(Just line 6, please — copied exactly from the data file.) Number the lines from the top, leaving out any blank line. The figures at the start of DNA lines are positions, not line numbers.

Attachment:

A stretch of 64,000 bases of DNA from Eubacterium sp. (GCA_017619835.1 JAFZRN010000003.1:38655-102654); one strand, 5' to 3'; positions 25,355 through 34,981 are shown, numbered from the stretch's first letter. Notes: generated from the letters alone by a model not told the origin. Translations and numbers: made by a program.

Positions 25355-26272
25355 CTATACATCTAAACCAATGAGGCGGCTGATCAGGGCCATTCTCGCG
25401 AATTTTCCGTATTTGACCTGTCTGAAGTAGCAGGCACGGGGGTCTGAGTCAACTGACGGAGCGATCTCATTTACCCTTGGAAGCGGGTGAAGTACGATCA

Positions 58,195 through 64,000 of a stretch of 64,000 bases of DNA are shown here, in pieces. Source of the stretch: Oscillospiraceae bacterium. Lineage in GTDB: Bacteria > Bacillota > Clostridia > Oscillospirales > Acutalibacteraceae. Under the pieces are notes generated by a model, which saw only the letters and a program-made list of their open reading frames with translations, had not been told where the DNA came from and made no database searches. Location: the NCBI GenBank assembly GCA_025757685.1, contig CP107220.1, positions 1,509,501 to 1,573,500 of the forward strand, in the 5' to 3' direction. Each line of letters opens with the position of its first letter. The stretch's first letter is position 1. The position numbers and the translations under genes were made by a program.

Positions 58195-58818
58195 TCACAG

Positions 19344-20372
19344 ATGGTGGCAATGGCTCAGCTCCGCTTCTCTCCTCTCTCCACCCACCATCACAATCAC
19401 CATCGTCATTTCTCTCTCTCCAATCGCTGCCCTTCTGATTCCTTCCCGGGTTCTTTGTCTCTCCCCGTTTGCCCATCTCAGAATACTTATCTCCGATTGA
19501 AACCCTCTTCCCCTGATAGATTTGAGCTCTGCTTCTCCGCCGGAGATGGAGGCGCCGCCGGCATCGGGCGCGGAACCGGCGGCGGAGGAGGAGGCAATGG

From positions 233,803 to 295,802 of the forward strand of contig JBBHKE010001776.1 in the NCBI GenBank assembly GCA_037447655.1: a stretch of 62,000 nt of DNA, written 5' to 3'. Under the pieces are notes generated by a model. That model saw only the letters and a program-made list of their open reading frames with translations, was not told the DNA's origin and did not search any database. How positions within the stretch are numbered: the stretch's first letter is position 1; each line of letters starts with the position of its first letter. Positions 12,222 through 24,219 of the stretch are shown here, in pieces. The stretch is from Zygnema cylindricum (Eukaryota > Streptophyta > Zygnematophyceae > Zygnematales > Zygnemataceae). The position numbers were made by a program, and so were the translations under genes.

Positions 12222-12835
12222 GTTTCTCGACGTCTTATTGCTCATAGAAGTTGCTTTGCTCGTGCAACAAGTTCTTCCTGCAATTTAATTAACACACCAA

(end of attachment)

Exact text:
Positions 58195-58818